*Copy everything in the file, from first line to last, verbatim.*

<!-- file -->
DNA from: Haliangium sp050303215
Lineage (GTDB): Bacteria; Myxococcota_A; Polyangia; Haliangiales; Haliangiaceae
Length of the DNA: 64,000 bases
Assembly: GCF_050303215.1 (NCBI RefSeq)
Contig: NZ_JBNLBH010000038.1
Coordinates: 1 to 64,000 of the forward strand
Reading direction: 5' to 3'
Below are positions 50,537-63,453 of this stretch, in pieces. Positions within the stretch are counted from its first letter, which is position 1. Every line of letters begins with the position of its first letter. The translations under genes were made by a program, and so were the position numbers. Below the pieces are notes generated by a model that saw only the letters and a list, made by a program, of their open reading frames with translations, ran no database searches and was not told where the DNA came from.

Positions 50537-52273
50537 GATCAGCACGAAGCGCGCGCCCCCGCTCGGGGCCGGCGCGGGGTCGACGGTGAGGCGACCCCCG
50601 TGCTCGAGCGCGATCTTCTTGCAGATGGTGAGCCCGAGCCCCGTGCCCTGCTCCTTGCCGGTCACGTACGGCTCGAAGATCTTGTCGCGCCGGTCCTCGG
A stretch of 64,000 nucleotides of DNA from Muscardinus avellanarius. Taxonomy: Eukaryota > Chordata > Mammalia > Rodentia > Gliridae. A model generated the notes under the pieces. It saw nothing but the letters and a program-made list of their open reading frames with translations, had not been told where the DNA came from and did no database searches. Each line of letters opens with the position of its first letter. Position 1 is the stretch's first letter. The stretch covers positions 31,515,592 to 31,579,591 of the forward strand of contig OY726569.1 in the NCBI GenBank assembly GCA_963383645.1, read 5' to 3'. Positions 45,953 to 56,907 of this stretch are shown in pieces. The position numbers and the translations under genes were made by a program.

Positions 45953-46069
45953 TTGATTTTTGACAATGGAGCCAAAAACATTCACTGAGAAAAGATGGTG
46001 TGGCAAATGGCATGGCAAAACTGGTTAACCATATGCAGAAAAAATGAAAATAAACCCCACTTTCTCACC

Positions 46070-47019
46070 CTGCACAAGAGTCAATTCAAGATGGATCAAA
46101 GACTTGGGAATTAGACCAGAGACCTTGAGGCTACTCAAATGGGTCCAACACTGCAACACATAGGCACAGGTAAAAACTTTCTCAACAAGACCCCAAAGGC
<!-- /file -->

DNA from: Haliangium sp050303215
Lineage (GTDB): Bacteria; Myxococcota_A; Polyangia; Haliangiales; Haliangiaceae
Length of the DNA: 64,000 bases
Assembly: GCF_050303215.1 (NCBI RefSeq)
Contig: NZ_JBNLBH010000038.1
Coordinates: 1 to 64,000 of the forward strand
Reading direction: 5' to 3'
Below are positions 50,537-63,453 of this stretch, in pieces. Positions within the stretch are counted from its first letter, which is position 1. Every line of letters begins with the position of its first letter. The translations under genes were made by a program, and so were the position numbers. Below the pieces are notes generated by a model that saw only the letters and a list, made by a program, of their open reading frames with translations, ran no database searches and was not told where the DNA came from.

Positions 50537-52273
50537 GATCAGCACGAAGCGCGCGCCCCCGCTCGGGGCCGGCGCGGGGTCGACGGTGAGGCGACCCCCG
50601 TGCTCGAGCGCGATCTTCTTGCAGATGGTGAGCCCGAGCCCCGTGCCCTGCTCCTTGCCGGTCACGTACGGCTCGAAGATCTTGTCGCGCCGGTCCTCGG
A stretch of 64,000 nucleotides of DNA from Muscardinus avellanarius. Taxonomy: Eukaryota > Chordata > Mammalia > Rodentia > Gliridae. A model generated the notes under the pieces. It saw nothing but the letters and a program-made list of their open reading frames with translations, had not been told where the DNA came from and did no database searches. Each line of letters opens with the position of its first letter. Position 1 is the stretch's first letter. The stretch covers positions 31,515,592 to 31,579,591 of the forward strand of contig OY726569.1 in the NCBI GenBank assembly GCA_963383645.1, read 5' to 3'. Positions 45,953 to 56,907 of this stretch are shown in pieces. The position numbers and the translations under genes were made by a program.

Positions 45953-46069
45953 TTGATTTTTGACAATGGAGCCAAAAACATTCACTGAGAAAAGATGGTG
46001 TGGCAAATGGCATGGCAAAACTGGTTAACCATATGCAGAAAAAATGAAAATAAACCCCACTTTCTCACC

Positions 46070-47019
46070 CTGCACAAGAGTCAATTCAAGATGGATCAAA
46101 GACTTGGGAATTAGACCAGAGACCTTGAGGCTACTCAAATGGGTCCAACACTGCAACACATAGGCACAGGTAAAAACTTTCTCAACAAGACCCCAAAGGC